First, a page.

An LLC, like an S corporation, provides limited liability to its members, including those who participate in management. Accordingly, an LLC, if classified as a partnership for income tax purposes, is not subject to federal income tax at the entity level. However, the hybrid form of the LLC has created some uncertainty regarding the application of the passive-activity loss limitations.

In general, losses from passive activities are not deductible from other types of income such as wages, interest, or dividends. A passive activity involves the conduct of any trade or business in which the taxpayer does not participate materially. Material participation for S-corporation shareholders is determined under §469(h), which requires that the relevant facts and circumstances must establish that the shareholder's participation is regular, continuous, and substantial during the year. Another alternative is for the S-corporation shareholder to satisfy certain specific tests in temporary regulations §1.469-5T(a).

The test for LLC members, however, may be more stringent if they fall under the rules for determining material participation by limited partners. Under these rules, an LLC member generally could not establish material participation in the LLC's business unless the member spends at least 500 hours in the business during the year. It would seem more appropriate to apply the §469(h) rules to LLC members, considering the distinction between the two business structures. In a limited partnership, a limited partner who materially participates in the management would not have limited liability even if his partnership interest is designated as a limited partner interest. However, an LLC provides limited liability even to members who actively participate in managing the LLC's business. It also remains unclear whether limited partners and LLC members can elect under §469(c)(7) to aggregate separate interests in rental real estate. To the extent that separate limited partnership or LLC interests may be aggregated, it is also uncertain whether the resulting activity constitutes material participation.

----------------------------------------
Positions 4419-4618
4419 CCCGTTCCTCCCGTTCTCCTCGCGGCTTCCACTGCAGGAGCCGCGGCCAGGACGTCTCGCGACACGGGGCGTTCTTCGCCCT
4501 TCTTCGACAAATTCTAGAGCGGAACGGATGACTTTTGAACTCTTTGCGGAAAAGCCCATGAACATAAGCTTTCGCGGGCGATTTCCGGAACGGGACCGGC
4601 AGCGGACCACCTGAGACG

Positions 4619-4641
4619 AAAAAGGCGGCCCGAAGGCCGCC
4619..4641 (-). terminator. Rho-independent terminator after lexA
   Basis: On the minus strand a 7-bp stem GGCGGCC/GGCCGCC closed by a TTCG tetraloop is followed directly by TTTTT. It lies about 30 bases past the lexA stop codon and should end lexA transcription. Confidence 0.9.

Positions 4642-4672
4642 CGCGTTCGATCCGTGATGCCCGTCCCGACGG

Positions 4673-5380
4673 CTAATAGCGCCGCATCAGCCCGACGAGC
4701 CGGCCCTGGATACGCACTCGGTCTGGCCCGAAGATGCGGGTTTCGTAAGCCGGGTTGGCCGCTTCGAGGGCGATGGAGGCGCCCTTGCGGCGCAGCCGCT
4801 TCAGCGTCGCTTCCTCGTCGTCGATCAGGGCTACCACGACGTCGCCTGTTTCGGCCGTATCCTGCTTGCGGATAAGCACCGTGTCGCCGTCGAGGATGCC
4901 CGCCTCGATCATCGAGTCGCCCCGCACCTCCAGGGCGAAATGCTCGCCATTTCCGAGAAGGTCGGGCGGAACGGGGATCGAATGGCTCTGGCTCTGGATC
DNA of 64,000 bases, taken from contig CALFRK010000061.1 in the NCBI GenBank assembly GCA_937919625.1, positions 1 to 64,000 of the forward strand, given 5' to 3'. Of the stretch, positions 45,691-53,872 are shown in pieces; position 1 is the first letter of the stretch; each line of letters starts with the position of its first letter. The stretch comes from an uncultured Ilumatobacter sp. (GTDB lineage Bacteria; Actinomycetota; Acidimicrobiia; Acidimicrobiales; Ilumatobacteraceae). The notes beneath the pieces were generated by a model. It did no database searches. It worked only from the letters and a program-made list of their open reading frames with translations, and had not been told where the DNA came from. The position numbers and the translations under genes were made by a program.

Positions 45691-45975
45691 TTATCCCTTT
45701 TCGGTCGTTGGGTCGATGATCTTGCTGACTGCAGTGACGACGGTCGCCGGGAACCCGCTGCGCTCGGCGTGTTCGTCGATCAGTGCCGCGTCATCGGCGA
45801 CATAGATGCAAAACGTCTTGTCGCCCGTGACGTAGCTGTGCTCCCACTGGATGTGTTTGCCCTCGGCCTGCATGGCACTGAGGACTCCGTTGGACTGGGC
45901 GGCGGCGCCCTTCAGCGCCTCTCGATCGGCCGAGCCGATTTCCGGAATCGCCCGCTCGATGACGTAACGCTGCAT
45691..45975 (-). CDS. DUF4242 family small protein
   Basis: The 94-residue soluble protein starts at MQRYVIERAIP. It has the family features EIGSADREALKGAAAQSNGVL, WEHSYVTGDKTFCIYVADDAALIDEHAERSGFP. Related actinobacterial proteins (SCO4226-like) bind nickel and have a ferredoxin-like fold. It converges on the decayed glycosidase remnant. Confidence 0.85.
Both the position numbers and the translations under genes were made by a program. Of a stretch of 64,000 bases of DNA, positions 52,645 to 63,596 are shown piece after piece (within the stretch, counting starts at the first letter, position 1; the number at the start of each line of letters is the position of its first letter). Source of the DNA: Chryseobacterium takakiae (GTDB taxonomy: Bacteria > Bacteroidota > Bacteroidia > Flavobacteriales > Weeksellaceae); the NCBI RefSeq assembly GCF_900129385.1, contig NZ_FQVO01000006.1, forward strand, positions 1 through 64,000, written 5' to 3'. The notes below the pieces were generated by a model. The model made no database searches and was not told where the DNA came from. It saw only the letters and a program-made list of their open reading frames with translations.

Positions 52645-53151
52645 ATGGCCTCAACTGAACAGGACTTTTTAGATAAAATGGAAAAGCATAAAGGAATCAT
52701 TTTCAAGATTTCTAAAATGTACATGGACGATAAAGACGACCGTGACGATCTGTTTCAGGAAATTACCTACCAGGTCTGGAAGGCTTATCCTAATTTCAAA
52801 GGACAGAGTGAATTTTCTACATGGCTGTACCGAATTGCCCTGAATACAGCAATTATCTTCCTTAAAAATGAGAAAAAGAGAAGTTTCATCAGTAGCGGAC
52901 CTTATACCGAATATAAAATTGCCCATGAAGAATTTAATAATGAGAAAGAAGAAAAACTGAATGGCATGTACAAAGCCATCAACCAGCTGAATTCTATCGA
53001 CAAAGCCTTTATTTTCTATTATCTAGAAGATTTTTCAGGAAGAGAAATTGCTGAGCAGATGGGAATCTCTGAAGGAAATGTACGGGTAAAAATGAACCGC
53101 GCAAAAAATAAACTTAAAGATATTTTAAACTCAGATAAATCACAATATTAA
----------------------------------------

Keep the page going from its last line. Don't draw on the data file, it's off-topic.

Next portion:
The IRS should address these issues in the near future with further legal guidance. In the interim, LLC members should assume that they will have to meet all limited partner material participation rules for them to deduct LLC losses in excess of their passive activity income.

Bill McDermott and Trey Ford

Bill McDermott, CPA, JD, a tax partner with Ernst & Young in Richmond, Virginia, serves many of the firm\'s real estate and international clients. McDermott is a member of the Virginia Bar. Trey Ford, CPA, JD, a tax senior with Ernst & Young, is a member of the Virginia Bar.